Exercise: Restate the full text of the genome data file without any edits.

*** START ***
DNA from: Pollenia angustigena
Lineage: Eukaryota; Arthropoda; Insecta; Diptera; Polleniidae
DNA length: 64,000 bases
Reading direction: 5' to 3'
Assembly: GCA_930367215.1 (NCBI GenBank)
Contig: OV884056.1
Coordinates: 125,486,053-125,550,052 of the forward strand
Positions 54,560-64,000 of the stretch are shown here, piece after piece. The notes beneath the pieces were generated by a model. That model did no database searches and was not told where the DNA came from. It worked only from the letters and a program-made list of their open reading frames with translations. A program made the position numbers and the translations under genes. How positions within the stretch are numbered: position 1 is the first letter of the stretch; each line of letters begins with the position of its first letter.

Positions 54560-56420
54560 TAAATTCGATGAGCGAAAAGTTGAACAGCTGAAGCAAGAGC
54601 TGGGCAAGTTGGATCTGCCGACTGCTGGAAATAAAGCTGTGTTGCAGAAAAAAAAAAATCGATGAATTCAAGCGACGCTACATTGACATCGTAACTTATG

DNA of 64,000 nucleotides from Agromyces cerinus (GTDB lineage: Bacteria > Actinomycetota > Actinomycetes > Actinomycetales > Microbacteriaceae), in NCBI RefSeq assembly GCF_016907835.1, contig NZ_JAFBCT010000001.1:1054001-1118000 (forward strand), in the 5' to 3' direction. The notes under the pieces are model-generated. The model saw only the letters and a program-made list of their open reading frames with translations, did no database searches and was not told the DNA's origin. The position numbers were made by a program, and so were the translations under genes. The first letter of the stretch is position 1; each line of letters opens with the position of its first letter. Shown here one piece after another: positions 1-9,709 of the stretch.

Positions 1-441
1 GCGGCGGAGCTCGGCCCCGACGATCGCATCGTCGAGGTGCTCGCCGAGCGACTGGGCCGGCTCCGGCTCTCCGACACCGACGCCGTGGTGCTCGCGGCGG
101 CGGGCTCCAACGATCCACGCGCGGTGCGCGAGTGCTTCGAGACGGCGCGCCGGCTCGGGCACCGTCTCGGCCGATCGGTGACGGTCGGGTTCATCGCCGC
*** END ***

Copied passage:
DNA from: Pollenia angustigena
Lineage: Eukaryota; Arthropoda; Insecta; Diptera; Polleniidae
DNA length: 64,000 bases
Reading direction: 5' to 3'
Assembly: GCA_930367215.1 (NCBI GenBank)
Contig: OV884056.1
Coordinates: 125,486,053-125,550,052 of the forward strand
Positions 54,560-64,000 of the stretch are shown here, piece after piece. The notes beneath the pieces were generated by a model. That model did no database searches and was not told where the DNA came from. It worked only from the letters and a program-made list of their open reading frames with translations. A program made the position numbers and the translations under genes. How positions within the stretch are numbered: position 1 is the first letter of the stretch; each line of letters begins with the position of its first letter.

Positions 54560-56420
54560 TAAATTCGATGAGCGAAAAGTTGAACAGCTGAAGCAAGAGC
54601 TGGGCAAGTTGGATCTGCCGACTGCTGGAAATAAAGCTGTGTTGCAGAAAAAAAAAAATCGATGAATTCAAGCGACGCTACATTGACATCGTAACTTATG

DNA of 64,000 nucleotides from Agromyces cerinus (GTDB lineage: Bacteria > Actinomycetota > Actinomycetes > Actinomycetales > Microbacteriaceae), in NCBI RefSeq assembly GCF_016907835.1, contig NZ_JAFBCT010000001.1:1054001-1118000 (forward strand), in the 5' to 3' direction. The notes under the pieces are model-generated. The model saw only the letters and a program-made list of their open reading frames with translations, did no database searches and was not told the DNA's origin. The position numbers were made by a program, and so were the translations under genes. The first letter of the stretch is position 1; each line of letters opens with the position of its first letter. Shown here one piece after another: positions 1-9,709 of the stretch.

Positions 1-441
1 GCGGCGGAGCTCGGCCCCGACGATCGCATCGTCGAGGTGCTCGCCGAGCGACTGGGCCGGCTCCGGCTCTCCGACACCGACGCCGTGGTGCTCGCGGCGG
101 CGGGCTCCAACGATCCACGCGCGGTGCGCGAGTGCTTCGAGACGGCGCGCCGGCTCGGGCACCGTCTCGGCCGATCGGTGACGGTCGGGTTCATCGCCGC